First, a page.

Anna's brother Stepan Arkadyich Oblonsky Stiva and his friend Konstantin Levin, who later becomes his brother-in-law, also have great significances. They embodies two very different personalities exhibiting the contrast between the two styles in the old aristocracy in Russia at the time. Oblonsky is a well regarded government official but at the same time becomes very irresponsible with his financial situation continuing to borrow money to maintain a high living standard.

While he indulges himself with fancy dinners, his family are struggling and have to endure the inconveniences with their summer country house which is in dire need of visible repairs. On top of this, he is also an unfaithful husband and caused social humiliation on his family. As a contrast, Levin is a character that represents Tolstoy values and ideas.

He enjoys a straightforward austere life in the country coexisting with the peasants. Being a member of the aristocracy that owns land, he decides to stay far from what he considers a frivolous city life. Levin is also intellectually engaged, writing a book on agriculture with the particular problems the peasants and land owners face in Russia.

He is an idealist that dreams of a non-violent revolution among the following lines. The whole system of culture, the chief element in the condition of the people, must be completely transformed. Instead of poverty, general prosperity, and content; instead of hostility, harmony and unity of interests.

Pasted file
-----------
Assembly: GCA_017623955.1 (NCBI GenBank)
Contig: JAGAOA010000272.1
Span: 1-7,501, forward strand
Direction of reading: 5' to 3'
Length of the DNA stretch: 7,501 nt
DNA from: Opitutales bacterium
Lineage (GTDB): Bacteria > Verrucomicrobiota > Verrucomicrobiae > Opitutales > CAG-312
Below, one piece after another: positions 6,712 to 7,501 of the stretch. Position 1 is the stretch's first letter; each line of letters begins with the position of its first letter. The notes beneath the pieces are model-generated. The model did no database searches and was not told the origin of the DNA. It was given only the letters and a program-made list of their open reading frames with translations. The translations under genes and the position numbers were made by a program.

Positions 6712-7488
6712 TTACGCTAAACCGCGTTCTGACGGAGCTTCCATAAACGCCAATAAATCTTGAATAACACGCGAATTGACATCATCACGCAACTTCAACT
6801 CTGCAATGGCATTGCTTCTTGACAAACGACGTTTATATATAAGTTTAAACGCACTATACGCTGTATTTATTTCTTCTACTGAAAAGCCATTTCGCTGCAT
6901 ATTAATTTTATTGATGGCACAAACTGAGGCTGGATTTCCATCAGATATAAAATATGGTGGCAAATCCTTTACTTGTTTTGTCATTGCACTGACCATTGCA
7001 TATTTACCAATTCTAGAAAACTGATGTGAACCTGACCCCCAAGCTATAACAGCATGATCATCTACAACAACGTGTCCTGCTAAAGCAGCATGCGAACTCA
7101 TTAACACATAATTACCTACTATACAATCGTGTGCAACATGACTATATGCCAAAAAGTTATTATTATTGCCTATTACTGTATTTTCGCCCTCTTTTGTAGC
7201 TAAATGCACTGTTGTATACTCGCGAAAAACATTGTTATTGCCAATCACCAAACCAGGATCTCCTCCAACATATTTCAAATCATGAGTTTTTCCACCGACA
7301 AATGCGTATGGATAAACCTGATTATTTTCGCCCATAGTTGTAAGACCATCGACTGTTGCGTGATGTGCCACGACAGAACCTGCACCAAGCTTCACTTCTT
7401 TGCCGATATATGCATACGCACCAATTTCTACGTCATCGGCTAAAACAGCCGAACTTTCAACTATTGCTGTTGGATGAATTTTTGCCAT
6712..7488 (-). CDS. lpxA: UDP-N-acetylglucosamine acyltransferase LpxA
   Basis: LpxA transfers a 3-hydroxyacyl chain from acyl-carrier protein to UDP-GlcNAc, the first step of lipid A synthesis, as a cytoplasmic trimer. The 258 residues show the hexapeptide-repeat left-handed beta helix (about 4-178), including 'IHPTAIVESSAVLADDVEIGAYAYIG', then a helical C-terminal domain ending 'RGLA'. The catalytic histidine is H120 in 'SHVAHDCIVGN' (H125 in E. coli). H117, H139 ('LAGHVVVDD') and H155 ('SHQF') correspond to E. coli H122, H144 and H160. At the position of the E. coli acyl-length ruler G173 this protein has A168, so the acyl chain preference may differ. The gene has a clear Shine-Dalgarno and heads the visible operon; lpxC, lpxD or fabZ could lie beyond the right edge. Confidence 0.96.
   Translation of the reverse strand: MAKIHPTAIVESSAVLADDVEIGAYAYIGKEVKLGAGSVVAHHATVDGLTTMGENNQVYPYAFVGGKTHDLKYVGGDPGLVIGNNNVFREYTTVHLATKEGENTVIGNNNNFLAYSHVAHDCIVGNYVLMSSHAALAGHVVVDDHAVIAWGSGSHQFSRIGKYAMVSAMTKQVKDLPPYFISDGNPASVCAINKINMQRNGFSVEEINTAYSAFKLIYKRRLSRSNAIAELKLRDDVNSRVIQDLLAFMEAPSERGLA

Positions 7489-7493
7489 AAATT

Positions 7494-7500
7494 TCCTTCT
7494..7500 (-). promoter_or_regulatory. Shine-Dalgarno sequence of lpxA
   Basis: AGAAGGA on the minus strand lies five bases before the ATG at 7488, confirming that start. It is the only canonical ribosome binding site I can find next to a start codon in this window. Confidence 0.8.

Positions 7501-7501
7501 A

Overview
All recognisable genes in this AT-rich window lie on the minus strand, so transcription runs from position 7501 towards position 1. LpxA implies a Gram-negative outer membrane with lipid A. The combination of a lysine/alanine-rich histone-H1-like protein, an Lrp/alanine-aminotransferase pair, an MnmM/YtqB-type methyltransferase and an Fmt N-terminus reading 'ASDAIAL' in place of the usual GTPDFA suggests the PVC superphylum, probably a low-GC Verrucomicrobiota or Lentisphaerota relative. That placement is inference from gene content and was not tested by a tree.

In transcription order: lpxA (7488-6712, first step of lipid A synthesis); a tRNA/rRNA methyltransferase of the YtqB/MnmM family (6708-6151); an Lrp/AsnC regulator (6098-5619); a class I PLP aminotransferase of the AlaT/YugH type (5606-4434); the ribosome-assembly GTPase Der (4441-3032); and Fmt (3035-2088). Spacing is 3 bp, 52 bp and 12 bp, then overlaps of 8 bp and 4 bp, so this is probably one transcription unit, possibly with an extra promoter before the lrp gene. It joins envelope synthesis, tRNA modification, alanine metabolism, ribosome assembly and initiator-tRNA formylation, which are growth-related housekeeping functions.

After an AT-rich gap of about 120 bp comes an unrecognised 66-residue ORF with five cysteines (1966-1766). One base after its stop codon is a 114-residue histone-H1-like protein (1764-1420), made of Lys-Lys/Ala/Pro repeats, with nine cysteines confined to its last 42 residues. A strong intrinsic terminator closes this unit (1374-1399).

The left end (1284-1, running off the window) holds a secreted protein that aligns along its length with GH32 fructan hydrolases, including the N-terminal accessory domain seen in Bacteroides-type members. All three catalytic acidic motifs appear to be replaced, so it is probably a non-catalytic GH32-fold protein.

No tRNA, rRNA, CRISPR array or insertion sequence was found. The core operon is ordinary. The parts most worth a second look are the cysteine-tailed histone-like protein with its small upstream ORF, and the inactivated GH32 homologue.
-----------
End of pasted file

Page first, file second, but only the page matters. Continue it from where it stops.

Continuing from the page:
In short, a bloodless revolution, but a revolution of the greatest magnitude, beginning in the little circle of our district, then the province, then Russia, the whole world.

I assure you I have reckoned it all out," he said, "and the forest is fetching a very good price.. Pretending to be at home in the country, he uses a different outfit, appearing in a pair of expensive new boots and an exotic hat.

He saw it now as he looked at Stepan Arkadyevitch, radiant in his rags, graceful, well-fed, and joyous, a typical Russian nobleman. And he made up his mind that next time he went shooting he would certainly adopt the same get- up. I also did not include here Tolstoy's brilliant accounts of an election, the discussion of the music played in a concert, the interesting conversations over some sumptuous dinners, and much more.

Vronsky occasionally feels the pang of thwarted ambition, especially after meeting his school chum who is now highly successful, but at no point does he hold Anna responsible for his failures. He accommodates her whims and endures her paranoid fits with patience.

These actions may be mere solicitude or duty, as Anna calls iton Vronskys part, rather than true love. But since the novel rarely shows us Vronskys thoughts as he shows us Annas, we simply cannot know for sure. Stiva Oblonsky Stiva sets the novel in motion, not only in terms of plotas the domestic upheaval caused by his affair with the family's governess brings Anna to Moscow, and thus to Vronskybut also in terms of theme.